Does this happen to you: You begin thinking about your goals for the New Year and start ticking off all the things you didn’t get done this year? (Ugh.) Then you get bummed out since you were sure you’d get all those things implemented in your marketing plan this year. (…Sigh.)
Relax. It’s normal. (But who wants to be normal?!)
We linger over ‘woulda, coulda, shoulda,’ which is a big mistake.
We’re taught from a young age in school to strengthen our poorest skills. (Anyone who knows me knows I haven’t a chance in the North Pole of improving my math skills very much, but I’ll keep at it.)
On the other hand, researchers and scientists have found the opposite to be true: You should focus far more attention on improving what you do well. If you’re the world’s greatest car mechanic, improve that. If you’re a great writer, work at writing better. You get the gist.
It’s leverage. By continuing to improve your best skills, you improve them at an exponentially greater rate than you can improve your weaker skills.
Therefore, it follows logically then that instead of focusing upon what marketing projects you didn’t get to in 2011 (or didn’t do well with), you should focus on the ones that were the most successful and figure out how to amplify their results.
Quality Not Quantity
If you’ve been diligently assembling a list (like Mr. Claus) of all the marketing projects that should go on your goals list for 2012, it’s time to put the pen down for a minute.
If your list of marketing mediums to use in 2012 is substantially longer than what you used in 2011, what’s your strategy for implementing so many different tactics? Are you launching a major new product line or service aggressively? If so, you would need to plan a major advertising blitz to spread the word. But what if your plans are simply to increase business 10% or 20% next year?
What I’m asking for is your motivation in choosing lots and lots of marketing venues. Sure, I’ve touted the necessity to use many venues to achieve your sales goals, but if you can’t honestly manage the volume, reduce the volume to the most important venues—the tried and true.
Using just a handful of marketing tools well is far more important than random blasting to the marketplace. Quality counts.
Recently I ran across this statistic: In 1965 you could reach 85% of the TV viewing audience with 3 ads. Today, it would take at least 125 commercials to reach the same percentage of viewers. Ouch! Does that make reaching your audience seem more difficult? It certainly makes marketing seem more complicated.
Even if you wouldn’t dream of using TV to advertise your business, the point is that the buyer’s attention is now divided amongst many more mediums than 40 years ago. To reach your target audience you simply must use many more advertising venues to reach your market than you would have had to use 10, 20 or more years ago.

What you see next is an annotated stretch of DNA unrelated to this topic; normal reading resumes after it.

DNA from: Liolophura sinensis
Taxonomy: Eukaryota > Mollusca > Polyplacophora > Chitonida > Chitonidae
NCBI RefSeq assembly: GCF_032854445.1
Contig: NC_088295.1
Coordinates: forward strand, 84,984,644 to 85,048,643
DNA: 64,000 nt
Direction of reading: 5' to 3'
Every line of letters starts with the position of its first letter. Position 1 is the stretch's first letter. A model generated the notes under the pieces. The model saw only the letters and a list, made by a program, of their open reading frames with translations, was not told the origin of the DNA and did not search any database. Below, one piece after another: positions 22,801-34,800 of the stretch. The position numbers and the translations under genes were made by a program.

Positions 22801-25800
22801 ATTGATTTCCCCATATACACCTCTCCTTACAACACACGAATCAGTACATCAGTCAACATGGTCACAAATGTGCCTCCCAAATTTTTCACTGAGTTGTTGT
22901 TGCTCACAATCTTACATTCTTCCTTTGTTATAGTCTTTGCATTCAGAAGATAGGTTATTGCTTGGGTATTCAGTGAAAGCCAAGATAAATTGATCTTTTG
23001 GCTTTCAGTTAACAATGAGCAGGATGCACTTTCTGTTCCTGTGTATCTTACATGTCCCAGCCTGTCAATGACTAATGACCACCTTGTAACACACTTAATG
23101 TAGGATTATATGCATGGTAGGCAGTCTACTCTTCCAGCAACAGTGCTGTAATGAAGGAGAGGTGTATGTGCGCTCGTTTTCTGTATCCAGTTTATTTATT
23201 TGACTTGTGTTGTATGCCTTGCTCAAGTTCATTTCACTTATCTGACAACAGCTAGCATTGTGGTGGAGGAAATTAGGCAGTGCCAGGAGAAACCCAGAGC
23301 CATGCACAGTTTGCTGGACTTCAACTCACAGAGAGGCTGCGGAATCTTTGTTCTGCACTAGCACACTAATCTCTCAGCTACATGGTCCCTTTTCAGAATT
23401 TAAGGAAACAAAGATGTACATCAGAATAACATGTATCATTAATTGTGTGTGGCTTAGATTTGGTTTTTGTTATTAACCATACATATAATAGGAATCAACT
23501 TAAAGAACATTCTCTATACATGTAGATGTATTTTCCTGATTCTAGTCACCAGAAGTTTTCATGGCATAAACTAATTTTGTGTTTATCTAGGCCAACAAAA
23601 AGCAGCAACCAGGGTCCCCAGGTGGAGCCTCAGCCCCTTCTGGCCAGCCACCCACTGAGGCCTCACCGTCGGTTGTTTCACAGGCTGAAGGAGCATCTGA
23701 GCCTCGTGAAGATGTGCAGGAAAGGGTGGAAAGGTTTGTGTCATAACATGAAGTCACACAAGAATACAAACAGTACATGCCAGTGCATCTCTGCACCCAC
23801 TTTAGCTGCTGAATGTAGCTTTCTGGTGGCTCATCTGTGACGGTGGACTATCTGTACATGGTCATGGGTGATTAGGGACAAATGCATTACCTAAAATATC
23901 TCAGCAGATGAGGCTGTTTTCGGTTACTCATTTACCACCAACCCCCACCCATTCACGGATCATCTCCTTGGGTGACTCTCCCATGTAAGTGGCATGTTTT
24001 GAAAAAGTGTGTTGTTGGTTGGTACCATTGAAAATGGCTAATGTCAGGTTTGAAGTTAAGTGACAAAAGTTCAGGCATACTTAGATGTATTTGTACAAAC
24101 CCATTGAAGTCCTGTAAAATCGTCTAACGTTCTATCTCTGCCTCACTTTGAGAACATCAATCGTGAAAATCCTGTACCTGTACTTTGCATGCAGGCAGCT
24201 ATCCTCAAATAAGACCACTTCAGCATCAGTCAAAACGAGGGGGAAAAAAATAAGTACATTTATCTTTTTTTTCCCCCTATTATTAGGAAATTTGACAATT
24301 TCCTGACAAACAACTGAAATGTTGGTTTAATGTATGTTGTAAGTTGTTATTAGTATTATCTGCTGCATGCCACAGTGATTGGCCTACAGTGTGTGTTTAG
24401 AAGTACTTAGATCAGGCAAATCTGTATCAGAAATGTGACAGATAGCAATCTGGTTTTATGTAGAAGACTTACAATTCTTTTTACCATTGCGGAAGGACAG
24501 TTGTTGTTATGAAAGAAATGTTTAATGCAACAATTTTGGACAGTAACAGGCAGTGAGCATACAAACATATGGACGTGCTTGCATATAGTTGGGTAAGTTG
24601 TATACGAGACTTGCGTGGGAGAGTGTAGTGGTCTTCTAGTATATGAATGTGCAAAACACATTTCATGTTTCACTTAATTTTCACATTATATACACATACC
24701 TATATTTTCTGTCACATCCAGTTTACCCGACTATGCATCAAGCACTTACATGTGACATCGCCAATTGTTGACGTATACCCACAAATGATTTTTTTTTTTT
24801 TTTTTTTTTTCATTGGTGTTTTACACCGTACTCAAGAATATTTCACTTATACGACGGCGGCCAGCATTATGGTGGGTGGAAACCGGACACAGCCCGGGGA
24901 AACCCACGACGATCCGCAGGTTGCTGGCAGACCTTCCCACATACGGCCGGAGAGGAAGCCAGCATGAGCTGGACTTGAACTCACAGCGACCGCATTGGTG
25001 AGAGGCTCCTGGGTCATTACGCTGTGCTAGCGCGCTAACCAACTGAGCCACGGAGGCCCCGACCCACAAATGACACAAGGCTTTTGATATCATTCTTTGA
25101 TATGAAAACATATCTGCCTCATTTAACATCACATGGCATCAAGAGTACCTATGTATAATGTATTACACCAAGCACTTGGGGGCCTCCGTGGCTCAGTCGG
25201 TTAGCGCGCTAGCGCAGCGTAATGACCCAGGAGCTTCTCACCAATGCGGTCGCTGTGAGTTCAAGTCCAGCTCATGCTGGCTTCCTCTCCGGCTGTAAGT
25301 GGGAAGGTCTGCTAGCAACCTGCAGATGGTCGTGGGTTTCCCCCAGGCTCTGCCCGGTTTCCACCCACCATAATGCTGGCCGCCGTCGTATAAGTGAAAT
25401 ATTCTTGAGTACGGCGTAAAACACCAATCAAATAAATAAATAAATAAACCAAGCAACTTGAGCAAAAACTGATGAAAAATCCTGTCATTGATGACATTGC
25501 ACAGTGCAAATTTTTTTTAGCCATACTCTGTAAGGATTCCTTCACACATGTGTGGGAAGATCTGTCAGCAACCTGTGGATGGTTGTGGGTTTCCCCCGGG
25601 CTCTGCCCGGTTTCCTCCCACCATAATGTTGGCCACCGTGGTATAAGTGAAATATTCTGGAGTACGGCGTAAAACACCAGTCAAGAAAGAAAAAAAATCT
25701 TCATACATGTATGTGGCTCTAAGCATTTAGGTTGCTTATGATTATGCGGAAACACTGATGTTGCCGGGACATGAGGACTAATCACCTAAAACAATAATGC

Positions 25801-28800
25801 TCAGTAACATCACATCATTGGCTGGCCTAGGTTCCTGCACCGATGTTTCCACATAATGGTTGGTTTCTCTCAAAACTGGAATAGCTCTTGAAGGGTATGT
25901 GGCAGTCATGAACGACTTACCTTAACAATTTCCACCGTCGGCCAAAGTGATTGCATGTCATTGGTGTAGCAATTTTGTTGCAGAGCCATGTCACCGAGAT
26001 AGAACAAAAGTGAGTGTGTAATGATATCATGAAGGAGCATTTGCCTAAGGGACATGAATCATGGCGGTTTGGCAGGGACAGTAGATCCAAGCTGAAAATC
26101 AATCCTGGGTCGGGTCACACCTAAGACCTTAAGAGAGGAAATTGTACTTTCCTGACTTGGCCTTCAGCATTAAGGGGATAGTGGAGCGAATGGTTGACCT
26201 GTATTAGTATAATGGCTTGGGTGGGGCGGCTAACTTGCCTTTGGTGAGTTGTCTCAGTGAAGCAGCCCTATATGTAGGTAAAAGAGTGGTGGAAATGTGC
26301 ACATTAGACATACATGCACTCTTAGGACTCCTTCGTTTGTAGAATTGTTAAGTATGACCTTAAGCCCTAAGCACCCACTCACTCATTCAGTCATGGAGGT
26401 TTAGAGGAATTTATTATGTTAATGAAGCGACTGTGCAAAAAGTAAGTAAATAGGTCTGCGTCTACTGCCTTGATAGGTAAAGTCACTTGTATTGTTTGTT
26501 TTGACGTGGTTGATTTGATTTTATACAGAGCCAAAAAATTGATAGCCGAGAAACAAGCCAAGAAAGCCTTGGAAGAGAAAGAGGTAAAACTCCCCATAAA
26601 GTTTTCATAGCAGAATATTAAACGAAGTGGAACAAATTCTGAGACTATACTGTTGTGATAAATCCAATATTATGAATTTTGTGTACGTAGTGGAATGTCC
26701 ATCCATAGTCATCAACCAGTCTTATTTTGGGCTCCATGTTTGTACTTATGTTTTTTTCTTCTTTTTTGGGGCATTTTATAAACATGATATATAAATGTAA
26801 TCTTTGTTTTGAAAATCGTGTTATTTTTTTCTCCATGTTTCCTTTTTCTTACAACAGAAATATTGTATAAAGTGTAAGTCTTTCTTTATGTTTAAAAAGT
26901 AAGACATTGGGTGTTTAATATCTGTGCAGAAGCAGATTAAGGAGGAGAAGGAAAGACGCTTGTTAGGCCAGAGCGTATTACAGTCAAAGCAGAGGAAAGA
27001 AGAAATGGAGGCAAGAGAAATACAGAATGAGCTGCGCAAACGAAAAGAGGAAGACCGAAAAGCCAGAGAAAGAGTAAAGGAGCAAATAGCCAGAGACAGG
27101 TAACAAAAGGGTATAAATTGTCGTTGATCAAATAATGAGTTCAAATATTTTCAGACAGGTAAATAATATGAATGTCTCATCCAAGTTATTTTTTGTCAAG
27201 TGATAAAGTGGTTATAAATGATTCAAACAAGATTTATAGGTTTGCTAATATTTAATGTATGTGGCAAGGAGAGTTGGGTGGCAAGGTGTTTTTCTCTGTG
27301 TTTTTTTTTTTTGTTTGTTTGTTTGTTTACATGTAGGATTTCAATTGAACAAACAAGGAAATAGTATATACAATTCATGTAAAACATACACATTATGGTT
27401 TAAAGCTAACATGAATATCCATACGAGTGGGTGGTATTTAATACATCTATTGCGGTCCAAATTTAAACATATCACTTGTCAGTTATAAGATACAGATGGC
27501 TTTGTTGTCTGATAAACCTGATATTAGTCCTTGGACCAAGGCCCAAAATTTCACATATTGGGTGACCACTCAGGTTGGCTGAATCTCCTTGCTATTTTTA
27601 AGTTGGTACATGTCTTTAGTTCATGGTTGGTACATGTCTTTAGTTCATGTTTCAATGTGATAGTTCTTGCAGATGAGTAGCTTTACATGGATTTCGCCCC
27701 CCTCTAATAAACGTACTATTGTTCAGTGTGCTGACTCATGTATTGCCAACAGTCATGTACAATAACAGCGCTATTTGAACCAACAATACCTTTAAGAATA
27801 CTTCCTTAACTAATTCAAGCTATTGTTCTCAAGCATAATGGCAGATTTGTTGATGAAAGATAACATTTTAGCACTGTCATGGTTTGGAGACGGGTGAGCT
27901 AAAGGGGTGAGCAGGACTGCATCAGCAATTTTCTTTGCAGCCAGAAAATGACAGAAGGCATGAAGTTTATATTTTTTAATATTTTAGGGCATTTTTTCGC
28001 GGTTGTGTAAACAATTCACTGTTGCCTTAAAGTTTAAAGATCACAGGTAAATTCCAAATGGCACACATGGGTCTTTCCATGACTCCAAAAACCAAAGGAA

Like Little Johnny and his endless Christmas wish list, if you looked at all the myriad marketing venues with eyes wide and big dreams, adding each to your 2012 goals wish list, you probably reviewed the final list thinking, “How the heck am I going to accomplish all of that???”
You needn’t be overwhelmed by all the options because they aren’t all for you.
The Three Wise Choices
Start here: Instead of putting all your options on the table and wracking your brain to figure out whether or not you should invest your efforts in social media, online yellow pages, or a dozen other marketing opportunities you’ve never tried, review what marketing venues made home runs this year.
Pick the top three. (They should stick out in your memory like those guys on camels with the funny gifts.)
- What specifically made these three marketing events so successful? (Write it down!)
- Did you personally attend or give a seminar that boosted your closing rate?
- Did you give dynamite presentations that cemented your credibility with prospects?
- Were you a great conversationalist on social media, engaging prospects and cultivating fabulous influencers?
- Did you run a display ad with a special offer that generated tons of leads?
- Did the eBook you published generate lots of buzz, going viral in your market?
- Did your last PR campaign provide a needed authority-booster to your business?
These are but a few of the specific questions you should ask yourself about why specific marketing tactics were highly successful. That’s what you want to replicate.
Use this information like the Wise Men used big B-Star in the sky to guide them to their goal:
- If you gave two great presentations generating new business, can you do four of them next year?
- If you sponsored a giveaway or contest on your Facebook fan page that generated lots of highly converting leads, can you double the number of promotions in 2012 over what you did last year?
- If your press releases received lots of page space, interviews and viral spin off, can you amplify your coverage this next year in more places?
I’m willing to bet as I posit these ideas on the page, the wheels in your head have been spinning with fresh ideas. Great!
And here’s the most important part of it: Does this perspective feel like you’re in a stronger position to tackle your marketing in 2012? I hope so.
By planning to increase what marketing strategies and individual tactics worked well for you this past year, you gain greater leverage for success in the New Year by amplifying the best of your achievements.
Sure, your marketing strategy may include 2-4 new tactics you’ve never tried. But you don’t want to put all your bets on the least known horse. (Remember, those guys each carried gifts; they didn’t dump all the gold, myrrh and frankinstuff on one camel. What if one of them got spooked and bolted off into the desert night?)
Deck your halls with lots of already-successful marketing for 2012. Keep the experiments smaller in scale and you’ll be singing Handel’s “Hallelujah! Chorus” for your success.